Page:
It’s a race to kill Doctor Lucky without any witnesses, but what did he ever do to you?!
It’s always great to discover a community surrounding a single game. Maybe I’m the odd-one-out here, but I didn’t really know anything about Kill Doctor Lucky. I’d heard of the game some time ago, when it was originally released in 1996 by Cheapass Games. But never knew anything about it beyond the title. Imagine my surprise when I discover a whole community supporting this game and its many expansions!
The visuals of the original 1996 board is….. not great. So we’ll be using updated versions for pictures from now on.
Everyone who plays this game describes it as Reverse Clue, which I’m not sure is super accurate, but that’s not important. The general goal for every player is to… you guessed it, kill Doctor Lucky. You you can’t do it when someone is watching, and you have to watch out for everyone else foiling your attempts.
The overall gameplay is simple. Each turn, Doctor Lucky moves along a set path through the numbered rooms. Each player can move 1 space, or play Move or Room cards from their hand to move better and faster.
If a player is in the same room alone with Dr. Lucky at any point, they immediately go next. So long as they are not in line of sight of any other players, they are allowed to attempt a dastardly murder! If a straight orthogonal line can be drawn from a doorway of your room to a doorway of a room another player is in, they can see you and you can’t attempt the murder. Once you’re alone, you can use the weapon cards in your hand to attempt the killing blow.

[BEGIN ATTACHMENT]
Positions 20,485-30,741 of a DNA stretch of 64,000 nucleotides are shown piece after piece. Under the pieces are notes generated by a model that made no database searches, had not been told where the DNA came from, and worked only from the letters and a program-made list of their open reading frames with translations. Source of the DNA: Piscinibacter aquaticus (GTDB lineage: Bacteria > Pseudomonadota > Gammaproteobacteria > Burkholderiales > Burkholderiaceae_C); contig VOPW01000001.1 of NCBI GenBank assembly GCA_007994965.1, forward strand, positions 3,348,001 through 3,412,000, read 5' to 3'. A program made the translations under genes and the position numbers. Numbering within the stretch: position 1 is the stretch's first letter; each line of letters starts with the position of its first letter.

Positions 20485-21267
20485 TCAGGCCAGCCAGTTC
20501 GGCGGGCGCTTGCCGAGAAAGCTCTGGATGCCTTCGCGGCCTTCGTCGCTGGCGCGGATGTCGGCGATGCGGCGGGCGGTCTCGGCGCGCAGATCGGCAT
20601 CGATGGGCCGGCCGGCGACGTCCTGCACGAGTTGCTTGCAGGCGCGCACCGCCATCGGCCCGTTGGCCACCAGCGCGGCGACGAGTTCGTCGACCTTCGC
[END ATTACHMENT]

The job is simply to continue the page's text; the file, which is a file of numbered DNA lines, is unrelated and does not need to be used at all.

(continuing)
Some of the weapons are more obvious than others.
But that’s not the end of the game. During each murder attempt, the other players have a chance to foil the deed. By playing Failure cards, the other players can stop the attack. If the sum of the Failure cards equals or exceeds the strength of the weapon attack, the murder is thwarted.
Here’s the kicker though. Failure cards are played in turn order, with only 1 chance to play the cards at all. So, once you pass or play, you’re done. This opens up a really fun bluffing and forced diplomacy mechanic. Suppose I’m certain you have a Failure card in hand. I play enough Failure to bring the sum to 1 less than is needed. So now, it’s up to you. Either play the card in your hand, or lose the game. I lose too, but so do you. It’s like the prisoner’s dilemma, in a way.
The first person to get away with murder wins the game!
But while this game came out over 20 years ago, it has so many official expansions and re-releases and even lots of fan expansions and custom made boards, minis and cards.
3D game board courtesy of myronf from BGG
The expansions add all kinds of new weird rules like Dr. Lucky’s dog (or cat) or being ghosts or having to save Lucky from a sinking ship instead. It gets pretty wild.
I would be shocked if this isn’t some super well known classic game that I just totally missed, but from all the fan creations I’ve seen for this game, it seems like a pretty rad community.
Thanks for reading!